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March 29, 2019 - 12:00 am

ATLANTA-AIRPORT TAKEOVER

Georgia House opts for airport oversight, not takeover

ATLANTA (AP) — Instead of trying to take over Atlanta's massive airport, the Georgia House has passed a proposal establishing a legislative committee to oversee 10 of Georgia's major commercial airports.

The bill, which passed Thursday, is a House substitute to a Senate proposal calling for a full state takeover of Hartsfield-Jackson Atlanta International Airport. Atlanta officials strongly oppose the Senate bill and have said there's no need for additional oversight.

Republican Rep. Kevin Tanner says the House version is a more "measured approach" to past procurement issues at Atlanta's airport that led to the Senate original.

The bill also bundles two other proposals: extension of a jet fuel tax exemption and one seeking to improve transit options across rural parts of the state.

The legislation is likely to head to conference committee to hash out differences between the House and Senate bills.

CITY OFFICIAL-FALSE STATEMENTS

Georgia city worker accused of lying during criminal probe

WARNER ROBINS, Ga. (AP) — A city worker in Warner Robins, Georgia, is accused of falsely reporting crimes and lying to authorities during a criminal investigation into allegations that he made against another worker.

News outlets report city Regional Development Authority Director Gary Lee was arrested on the charges Wednesday and later released after posting bail. Houston County Sheriff Capt. Jon Holland says the charges stem from an investigation into allegations of misconduct Lee made last summer.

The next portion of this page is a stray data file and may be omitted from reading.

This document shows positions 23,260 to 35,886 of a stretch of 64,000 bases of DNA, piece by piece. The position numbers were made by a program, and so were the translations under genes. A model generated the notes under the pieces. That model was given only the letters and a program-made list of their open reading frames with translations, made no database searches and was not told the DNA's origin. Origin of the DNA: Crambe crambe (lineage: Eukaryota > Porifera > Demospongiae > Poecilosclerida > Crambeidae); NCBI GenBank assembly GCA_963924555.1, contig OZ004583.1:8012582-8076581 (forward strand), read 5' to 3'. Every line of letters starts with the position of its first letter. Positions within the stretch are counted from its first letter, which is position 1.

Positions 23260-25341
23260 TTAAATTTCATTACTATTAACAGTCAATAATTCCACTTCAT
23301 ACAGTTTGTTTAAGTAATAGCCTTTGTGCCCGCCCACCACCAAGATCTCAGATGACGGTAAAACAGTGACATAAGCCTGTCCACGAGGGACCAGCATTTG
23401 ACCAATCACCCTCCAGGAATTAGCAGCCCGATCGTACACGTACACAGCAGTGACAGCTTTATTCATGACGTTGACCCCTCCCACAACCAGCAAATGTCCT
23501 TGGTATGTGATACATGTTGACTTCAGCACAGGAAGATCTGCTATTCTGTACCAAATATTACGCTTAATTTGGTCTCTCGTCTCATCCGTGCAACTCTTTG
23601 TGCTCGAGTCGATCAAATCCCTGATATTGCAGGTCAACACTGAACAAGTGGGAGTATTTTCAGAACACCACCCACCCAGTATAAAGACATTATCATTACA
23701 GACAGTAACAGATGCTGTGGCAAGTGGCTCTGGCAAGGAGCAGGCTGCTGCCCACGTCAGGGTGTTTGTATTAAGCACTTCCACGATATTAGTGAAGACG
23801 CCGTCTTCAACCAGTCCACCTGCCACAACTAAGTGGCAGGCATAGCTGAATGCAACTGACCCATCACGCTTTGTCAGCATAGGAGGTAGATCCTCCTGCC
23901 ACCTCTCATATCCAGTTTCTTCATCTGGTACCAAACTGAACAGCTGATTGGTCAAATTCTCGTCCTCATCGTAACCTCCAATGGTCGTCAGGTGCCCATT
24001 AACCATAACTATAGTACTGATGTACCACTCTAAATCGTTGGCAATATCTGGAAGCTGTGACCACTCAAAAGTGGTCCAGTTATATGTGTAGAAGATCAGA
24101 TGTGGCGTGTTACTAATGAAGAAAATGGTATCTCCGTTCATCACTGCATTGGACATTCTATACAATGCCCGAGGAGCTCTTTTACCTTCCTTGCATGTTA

An indictment says Lee falsely reported forgery to city police in June. It says he is also accused of prompting a notary public to issue a false certificate and making a false statement to authorities. It says he told authorities he didn't sign an employment form consenting to random drug and alcohol screening tests when he actually did.

MONUMENTS-GEORGIA

Georgia House passes bill increasing monument protections

ATLANTA (AP) — Confederate monuments and other memorials in Georgia could soon have greater protections under a bill passed by the state House.

The bill, passed Thursday, says anyone who damages or destroys a monument could be liable for triple the cost to repair or replace it.

It comes amid a nationwide push to remove statues honoring the Confederacy. Similar legislation in other states has been criticized for protecting those statues.

Sen. Jeff Mullis, who is white, has said the bill he authored protects history, including civil rights monuments.

Rep. Karen Bennett, who is black, says it protects Confederate monuments that "continue to inflame and divide our state" and act as reminder of "the pain, ill will and shame of slavery."

The bill now goes back to the Senate to consider House changes.

IMMIGRATION-LIBERIA

Trump extends humanitarian program for Liberian immigrants

PROVIDENCE, R.I. (AP) — President Donald Trump is extending a humanitarian program that allows Liberians to live and work in the U.S.

The White House said Thursday that Trump signed a one-year extension of the program for immigrants who came from the African nation to escape environmental disasters and war. The status for thousands of Liberians had been set to expire Sunday.

The Republican president decided last year to end the program dating to 2007. He said it wasn't needed because conditions in Liberia have improved.

Two civil rights organizations sued in Boston this month on behalf of 15 Liberian immigrants.

Trump now says a "12-month wind-down period" for the program is appropriate.

U.S. Sen. Jack Reed, a Rhode Island Democrat, wants Congress to enact a more permanent legislative resolution.

AP-US-ABORTION-GEORGIA-CELEBRITIES